Stocks are lower this morning on bad export numbers out of China. Bonds and MBS are up.
The US Labor Market Conditions Index fell in February, This is a relatively new index created of 19 different labor market indicators. Not sure what caused the recent drop in the index, as most of the big indicators are positive. Perhaps the disappointing wage growth in the last jobs report is causing it. Certainly the labor market does not seem to be the worst in four years..
Consumer credit rose by $10.5 billion in January, the lowest in a year. Lower levels of credit card debt drove the deceleration.
Small Business Optimism hit a 2 year low, according to the NFIB. Worryingly, job creation fell for the first time in quite a while, as small businesses shed about .12 workers per firm. The difficulty in finding qualified workers also fell in importance, although it is still elevated. Washington remains the biggest impediment, with taxes and red tape occupying the #1 and #2 concerns for small business. The report summed it up this way: “Overall, a “ho hum” outcome, confirming that the small business sector is not headed up with any strength, just treading water waiting for a good reason to invest in the future.”
The big drop in interest rates has bumped up the refinanceable population to 6.7 million borrowers from 5.2 million last month, according to Black Knight Financial Services. An additional 15 basis point drop in rates would add another 2.1 million borrowers. This data is based on mid-February numbers, with a FHLMC 30 year rate of 3.65%. Just another reason why 2016 might be a little better than expected.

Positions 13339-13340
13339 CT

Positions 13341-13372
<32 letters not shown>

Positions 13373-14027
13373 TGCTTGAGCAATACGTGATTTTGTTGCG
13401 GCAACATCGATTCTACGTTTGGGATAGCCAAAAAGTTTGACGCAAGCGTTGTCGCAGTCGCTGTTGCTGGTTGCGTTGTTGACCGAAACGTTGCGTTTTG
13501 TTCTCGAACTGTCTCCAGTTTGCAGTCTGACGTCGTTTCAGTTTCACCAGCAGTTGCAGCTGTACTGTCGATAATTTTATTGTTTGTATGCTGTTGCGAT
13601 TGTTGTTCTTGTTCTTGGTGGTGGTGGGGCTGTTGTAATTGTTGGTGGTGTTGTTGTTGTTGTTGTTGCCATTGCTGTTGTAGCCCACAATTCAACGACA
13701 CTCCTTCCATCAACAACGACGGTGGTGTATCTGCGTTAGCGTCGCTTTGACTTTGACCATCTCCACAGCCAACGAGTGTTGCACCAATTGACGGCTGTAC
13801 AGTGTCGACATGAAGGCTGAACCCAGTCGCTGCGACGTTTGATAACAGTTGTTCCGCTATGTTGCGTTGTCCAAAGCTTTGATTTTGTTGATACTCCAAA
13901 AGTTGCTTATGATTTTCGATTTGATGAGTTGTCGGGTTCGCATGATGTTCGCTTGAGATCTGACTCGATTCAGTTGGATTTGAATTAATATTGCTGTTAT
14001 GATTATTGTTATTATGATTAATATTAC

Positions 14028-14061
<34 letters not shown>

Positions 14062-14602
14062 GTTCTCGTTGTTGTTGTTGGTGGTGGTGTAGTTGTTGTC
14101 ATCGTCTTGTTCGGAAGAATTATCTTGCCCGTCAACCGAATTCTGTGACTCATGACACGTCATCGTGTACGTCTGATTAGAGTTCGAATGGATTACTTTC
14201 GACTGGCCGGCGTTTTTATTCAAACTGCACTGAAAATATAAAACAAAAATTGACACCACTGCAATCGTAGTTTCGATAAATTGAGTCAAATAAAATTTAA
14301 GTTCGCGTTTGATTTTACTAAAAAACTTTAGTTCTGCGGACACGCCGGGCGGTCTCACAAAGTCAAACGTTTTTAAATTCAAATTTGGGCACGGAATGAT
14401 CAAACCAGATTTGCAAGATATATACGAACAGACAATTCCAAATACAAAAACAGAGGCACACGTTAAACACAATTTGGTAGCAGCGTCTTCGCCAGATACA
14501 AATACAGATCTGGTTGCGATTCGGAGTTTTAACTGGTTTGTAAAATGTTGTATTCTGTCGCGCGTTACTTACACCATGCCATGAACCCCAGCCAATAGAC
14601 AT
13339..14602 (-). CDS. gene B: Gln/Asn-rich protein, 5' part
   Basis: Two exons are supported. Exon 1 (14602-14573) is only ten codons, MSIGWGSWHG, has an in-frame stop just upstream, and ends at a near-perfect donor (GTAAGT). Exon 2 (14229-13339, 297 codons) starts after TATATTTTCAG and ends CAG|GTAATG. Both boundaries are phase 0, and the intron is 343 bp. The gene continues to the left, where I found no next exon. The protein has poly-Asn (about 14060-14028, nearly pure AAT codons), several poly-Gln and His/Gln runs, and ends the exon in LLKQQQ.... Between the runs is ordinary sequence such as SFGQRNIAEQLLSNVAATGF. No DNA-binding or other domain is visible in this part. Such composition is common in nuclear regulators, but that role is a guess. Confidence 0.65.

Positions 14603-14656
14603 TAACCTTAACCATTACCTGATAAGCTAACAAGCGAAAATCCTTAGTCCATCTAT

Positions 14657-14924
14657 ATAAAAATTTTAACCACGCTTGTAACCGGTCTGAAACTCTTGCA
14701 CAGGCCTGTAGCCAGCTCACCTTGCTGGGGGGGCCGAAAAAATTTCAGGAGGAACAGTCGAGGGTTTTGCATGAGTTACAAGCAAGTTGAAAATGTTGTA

Foreclosure activity continues to fall, according to CoreLogic. Foreclosure inventory is down 21.7% to 456,000 homes, and completed foreclosures fell 16% in January. Serious delinquencies also fell to 1.2 million mortgages, the lowest since 2007. Foreclosure activity is making the home price recovery more durable: “The improvement in distressed properties continues across the country in every state which is contributing to the lack of stock of available homes and resulting price escalation in many markets,” said Anand Nallathambi, president and CEO of CoreLogic. “So far the trend toward lower delinquency and foreclosures has been immune from shocks from such things as the collapse in oil prices attesting to the durability of the housing recovery.”